Wednesday was another uncomfortable night for Joe Hart as he continued his poor streak of form in goal.
Manchester City fell by a 3-1 scoreline to a dominant, spectacular Bayern Munich side, but Hart's ability and concentration was called into question for both Franck Ribery and Arjen Robben's goals.
On the seven-minute mark, Ribery cut in from the left and released a powerful shot aimed at the England international's near post. He got down quickly but flapped a weak hand at the ball and allowed it to fly into the roof of the net.
In the second half, after Robben had turned Matija Nastasic inside-out, the Dutchman released a right-footed shot that beat Hart at his near post yet again.
These aren't the first mistakes Hart has made this season, and they won't be the last: Against Aston Villa, he came tearing out of goal far too early when approaching the onrushing Andi Weimann and ended up 23 yards from goal and unable to use his hands. The Austrian netted the winner in a shock 3-2 reversal.
In England's friendly against Scotland before the season, Hart was widely judged to have botched James Morrison's long-range shot—despite the 'keeper being unsighted and the shot swerving violently.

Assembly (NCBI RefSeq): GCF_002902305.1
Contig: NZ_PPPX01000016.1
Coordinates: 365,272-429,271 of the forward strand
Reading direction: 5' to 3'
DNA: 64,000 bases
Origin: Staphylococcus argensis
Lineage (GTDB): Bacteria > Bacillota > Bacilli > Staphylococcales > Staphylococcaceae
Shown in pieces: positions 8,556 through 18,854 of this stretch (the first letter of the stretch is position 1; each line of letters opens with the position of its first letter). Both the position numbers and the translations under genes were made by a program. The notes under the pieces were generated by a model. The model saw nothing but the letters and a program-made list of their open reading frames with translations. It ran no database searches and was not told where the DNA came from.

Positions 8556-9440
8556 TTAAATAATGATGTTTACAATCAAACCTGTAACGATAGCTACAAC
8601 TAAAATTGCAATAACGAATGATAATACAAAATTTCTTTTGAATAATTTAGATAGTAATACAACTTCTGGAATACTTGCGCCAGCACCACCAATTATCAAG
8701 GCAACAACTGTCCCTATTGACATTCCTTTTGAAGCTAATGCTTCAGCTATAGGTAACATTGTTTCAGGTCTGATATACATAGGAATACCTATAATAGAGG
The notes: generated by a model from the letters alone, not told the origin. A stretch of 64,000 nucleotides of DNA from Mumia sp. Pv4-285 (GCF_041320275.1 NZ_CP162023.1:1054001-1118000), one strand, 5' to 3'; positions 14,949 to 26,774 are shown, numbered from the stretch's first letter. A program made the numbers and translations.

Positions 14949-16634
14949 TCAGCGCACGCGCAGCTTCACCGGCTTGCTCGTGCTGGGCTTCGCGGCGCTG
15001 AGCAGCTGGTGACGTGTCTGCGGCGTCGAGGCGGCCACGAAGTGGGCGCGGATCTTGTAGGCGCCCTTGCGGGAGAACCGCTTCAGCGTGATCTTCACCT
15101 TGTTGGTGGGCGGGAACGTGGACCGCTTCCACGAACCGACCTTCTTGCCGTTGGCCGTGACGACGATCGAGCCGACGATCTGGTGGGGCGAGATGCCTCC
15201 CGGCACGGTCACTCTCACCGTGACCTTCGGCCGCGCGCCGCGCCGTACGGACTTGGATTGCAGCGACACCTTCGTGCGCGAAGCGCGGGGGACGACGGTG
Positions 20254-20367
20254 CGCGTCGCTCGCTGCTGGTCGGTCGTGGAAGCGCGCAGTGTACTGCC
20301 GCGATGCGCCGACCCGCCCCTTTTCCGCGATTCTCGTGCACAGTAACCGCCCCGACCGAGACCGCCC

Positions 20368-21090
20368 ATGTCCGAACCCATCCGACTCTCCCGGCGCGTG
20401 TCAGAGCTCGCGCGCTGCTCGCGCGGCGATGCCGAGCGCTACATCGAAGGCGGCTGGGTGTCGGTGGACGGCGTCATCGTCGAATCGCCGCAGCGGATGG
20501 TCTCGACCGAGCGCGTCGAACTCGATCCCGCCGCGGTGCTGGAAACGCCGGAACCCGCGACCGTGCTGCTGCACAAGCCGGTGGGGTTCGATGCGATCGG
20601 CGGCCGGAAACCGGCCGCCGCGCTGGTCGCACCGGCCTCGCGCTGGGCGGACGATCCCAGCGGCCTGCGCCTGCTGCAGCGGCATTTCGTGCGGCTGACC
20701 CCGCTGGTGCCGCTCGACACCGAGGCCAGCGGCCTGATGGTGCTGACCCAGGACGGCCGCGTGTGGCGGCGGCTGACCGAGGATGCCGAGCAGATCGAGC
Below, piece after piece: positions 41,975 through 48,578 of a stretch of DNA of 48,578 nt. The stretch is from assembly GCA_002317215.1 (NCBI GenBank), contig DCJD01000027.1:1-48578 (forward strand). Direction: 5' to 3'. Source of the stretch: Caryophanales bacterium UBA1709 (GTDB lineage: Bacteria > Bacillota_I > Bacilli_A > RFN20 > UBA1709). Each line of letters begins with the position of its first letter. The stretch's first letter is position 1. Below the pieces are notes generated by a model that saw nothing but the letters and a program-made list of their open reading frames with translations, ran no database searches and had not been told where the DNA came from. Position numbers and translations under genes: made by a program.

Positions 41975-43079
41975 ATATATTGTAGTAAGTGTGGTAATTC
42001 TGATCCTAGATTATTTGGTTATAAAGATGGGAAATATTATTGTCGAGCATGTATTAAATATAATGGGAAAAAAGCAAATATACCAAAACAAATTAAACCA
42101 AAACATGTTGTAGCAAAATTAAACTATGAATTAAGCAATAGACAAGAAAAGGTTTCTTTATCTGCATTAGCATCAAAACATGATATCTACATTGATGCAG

His play during set pieces at Cardiff City in September was also cause for concern.
Hart's been around for a long time and it's easy to forget he's only 26—a very young age for a goalkeeper—and he's still working through his formative years in a difficult, heavily scrutinised position.
He suffers from constant comparisons to Manuel Neuer, Bayern's freakishly good 27-year-old goalkeeper who is a tier or two above Hart, and takes an easy battering from fans and media alike.
We are well within our rights to criticise a poor performer but suggestions that Fraser Forster should be starting in goal for crunch World Cup qualifiers against Montenegro and Poland are way off the mark.
There are some differences, certainly, but does anyone remember the last time England started an untried 'keeper in a critical qualifer? Steve "Wolly with a Brolly" McClaren does.
The conditions were horrible and Scott Carson was not a Champions League-calibre 'keeper like Forster is. Carson didn't have a grand nickname, but the very principle of trying a new shot stopper at such a pivotal time is wrong.
The Carson debacle halted the man's career: Aston Villa refused to take him permanently from Liverpool, and the now-infamous 'keeper drifted from West Bromwich Albion to Bursaspor to Wigan Athletic. McClaren was fired unceremoniously after failing to reach Euro 2012 as a result of the loss to Croatia.
England are by no means a certainty to make the 2014 World Cup in Brazil—why add any more uncertainty in the form of a different presence in goal?